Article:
Surprise ending to this story? Well, shouldn’t have been. Not from either a financial or emotional engagement perspective. If you’ve been reading the financial reports, digitally or on old-century newsprint, you can’t have missed the fact that Nook recently reported nearly a 34% drop in sales. If you had paged through the Brand Keys’ Nook emotional engagement assessments, you would have found that a real tearjerker too.
We’ve been measuring e-readers since there were e-readers. And while there are lots of categories where being first-to-market gives you a substantive advantage, and though you’re probably thinking e-readers was one of those categories, today that’s pretty much a fairytale. New technology will, of course, attract early adopters. And while they’re the ones who set the general plotline for the category, ultimately it’s the rest of us who define the very specific emotional narrative thread that brands must follow, if they want to show up as a marketplace best seller.
The biggest Nook flop had to do with consumer expectations for the second most-important engagement driver, “Organic Design,” where Nook always seemed to be playing catch-up with Apple and Kindle and Samsung and Asus, and then ran into production/supply problems. The first most-important engagement driver had to do with “Brand Value,” and the chain’s misguided efforts to merge dead-tree physical books and e-book retailing confused the brand tale they were trying to get the consumers to read. So for the moment, let’s edit out the design and production problems and just look at most recent “Brand Value” engagement ratings:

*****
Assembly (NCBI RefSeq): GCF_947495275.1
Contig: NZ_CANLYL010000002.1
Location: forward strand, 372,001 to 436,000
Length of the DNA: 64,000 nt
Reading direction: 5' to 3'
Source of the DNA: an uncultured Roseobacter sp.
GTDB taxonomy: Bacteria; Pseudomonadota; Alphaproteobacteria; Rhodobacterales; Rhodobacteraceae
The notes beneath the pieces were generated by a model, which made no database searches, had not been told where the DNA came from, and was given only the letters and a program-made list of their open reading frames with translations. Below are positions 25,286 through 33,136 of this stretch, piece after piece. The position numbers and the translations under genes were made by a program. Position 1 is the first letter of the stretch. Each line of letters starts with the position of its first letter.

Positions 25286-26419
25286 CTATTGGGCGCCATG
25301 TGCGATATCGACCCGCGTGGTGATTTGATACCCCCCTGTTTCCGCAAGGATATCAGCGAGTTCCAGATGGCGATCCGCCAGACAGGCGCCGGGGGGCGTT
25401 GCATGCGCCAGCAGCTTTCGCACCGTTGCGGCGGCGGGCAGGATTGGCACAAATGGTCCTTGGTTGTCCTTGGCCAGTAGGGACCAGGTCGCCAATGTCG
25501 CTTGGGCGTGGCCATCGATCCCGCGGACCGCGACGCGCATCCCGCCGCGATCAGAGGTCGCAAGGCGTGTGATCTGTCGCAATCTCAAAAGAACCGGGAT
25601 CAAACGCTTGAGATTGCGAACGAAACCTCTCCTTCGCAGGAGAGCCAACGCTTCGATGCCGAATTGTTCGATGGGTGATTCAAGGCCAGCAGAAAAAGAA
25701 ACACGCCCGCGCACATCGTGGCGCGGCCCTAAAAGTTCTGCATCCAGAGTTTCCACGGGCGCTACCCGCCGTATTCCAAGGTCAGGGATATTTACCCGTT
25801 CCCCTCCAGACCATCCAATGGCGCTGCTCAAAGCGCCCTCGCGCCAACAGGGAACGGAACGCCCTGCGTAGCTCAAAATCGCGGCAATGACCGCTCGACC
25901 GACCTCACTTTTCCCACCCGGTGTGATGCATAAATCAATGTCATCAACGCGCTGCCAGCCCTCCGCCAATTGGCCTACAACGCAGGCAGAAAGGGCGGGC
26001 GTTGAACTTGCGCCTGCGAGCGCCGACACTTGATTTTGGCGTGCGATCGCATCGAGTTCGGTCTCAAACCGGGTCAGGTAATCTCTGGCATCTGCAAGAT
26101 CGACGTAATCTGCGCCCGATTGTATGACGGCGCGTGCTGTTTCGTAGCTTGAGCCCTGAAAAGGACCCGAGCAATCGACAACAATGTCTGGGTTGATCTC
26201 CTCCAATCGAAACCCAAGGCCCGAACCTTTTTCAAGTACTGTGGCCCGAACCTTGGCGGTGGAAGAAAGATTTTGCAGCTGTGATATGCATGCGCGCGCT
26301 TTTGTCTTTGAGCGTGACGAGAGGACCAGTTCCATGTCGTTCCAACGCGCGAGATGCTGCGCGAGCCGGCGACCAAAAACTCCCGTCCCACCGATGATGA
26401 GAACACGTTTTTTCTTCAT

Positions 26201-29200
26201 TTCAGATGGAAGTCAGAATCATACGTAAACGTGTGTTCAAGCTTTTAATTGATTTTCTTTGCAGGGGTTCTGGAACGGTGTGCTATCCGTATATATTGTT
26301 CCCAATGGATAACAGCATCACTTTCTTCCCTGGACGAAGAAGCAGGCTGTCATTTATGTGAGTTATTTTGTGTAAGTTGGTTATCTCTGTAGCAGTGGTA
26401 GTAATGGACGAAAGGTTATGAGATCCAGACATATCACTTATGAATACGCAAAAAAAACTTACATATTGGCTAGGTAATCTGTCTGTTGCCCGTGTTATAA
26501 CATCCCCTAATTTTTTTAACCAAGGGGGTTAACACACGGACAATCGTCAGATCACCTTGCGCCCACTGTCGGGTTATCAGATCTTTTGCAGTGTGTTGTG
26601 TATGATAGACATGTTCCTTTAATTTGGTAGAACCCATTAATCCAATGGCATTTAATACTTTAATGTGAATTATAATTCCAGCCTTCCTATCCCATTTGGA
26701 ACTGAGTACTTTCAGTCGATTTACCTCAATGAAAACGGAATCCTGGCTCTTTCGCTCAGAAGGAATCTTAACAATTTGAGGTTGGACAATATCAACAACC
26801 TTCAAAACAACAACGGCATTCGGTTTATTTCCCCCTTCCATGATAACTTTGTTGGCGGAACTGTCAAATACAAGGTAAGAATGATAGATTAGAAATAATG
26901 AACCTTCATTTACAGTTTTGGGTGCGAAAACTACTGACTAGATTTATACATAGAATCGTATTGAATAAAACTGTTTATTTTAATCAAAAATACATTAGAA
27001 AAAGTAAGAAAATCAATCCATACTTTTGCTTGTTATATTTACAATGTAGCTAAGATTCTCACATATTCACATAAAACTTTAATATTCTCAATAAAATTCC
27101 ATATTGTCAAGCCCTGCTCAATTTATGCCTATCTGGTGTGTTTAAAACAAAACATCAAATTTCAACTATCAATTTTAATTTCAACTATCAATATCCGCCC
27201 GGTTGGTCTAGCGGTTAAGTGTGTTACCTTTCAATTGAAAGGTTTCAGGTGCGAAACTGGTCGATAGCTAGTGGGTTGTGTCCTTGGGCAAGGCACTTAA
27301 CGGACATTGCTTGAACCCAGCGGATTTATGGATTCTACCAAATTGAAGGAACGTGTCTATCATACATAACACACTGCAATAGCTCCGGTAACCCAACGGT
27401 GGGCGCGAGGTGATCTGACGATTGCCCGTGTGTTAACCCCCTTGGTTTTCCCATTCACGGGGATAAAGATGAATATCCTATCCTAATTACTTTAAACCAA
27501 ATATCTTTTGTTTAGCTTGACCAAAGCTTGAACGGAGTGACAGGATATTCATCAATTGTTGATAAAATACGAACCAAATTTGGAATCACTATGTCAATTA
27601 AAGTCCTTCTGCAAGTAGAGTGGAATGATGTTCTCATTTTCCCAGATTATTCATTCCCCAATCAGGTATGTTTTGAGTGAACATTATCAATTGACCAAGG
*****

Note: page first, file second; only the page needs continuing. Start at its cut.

- iPad 95%
- Kindle 93%%
- Samsung 90%
- Asus 88%
- Sony 85%
- Nook 60%
We’re pretty sure none of you require a math textbook to see why these kinds of ratings translate from how consumers see the Nook brand to their most-recently published financial report. Emotional engagement metrics are totally non-fiction. In fact, they are so prescient in their ability to predict consumer behavior they might very well be science fiction. Except they aren’t and they do.
Barnes and Noble said the company is reviewing their strategic plan and will be making efforts to re-write their org charts separating Nook from the brick-and-mortar stores, so we’ll have to wait to see whether that’s turns out to be fact or fiction.
But as these are books being sold, no matter the format, we feel confident in offering up some literary advice – a quote from Shakespeare’s Julius Caesar, “The fault, is not in our stars, but in ourselves.” Or in this case, the brand. Some engagement advice: Get a better read on your brand and an understanding of what consumers really expect and revise from there. And finally, some financial advice: Avoid Chapter 11. It can be a killer and the brand often ends up on the remainder table!
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